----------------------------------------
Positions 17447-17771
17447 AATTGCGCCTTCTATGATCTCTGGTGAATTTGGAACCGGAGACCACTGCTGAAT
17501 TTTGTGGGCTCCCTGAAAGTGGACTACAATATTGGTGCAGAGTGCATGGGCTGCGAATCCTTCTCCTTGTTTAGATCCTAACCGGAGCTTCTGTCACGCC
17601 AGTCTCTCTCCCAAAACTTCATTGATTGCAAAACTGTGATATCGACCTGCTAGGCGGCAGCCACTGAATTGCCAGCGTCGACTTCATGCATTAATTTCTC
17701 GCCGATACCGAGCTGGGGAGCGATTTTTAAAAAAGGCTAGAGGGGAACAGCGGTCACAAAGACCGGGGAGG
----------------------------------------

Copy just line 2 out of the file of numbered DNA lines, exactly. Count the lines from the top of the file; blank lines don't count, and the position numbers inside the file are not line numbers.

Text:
17447 AATTGCGCCTTCTATGATCTCTGGTGAATTTGGAACCGGAGACCACTGCTGAAT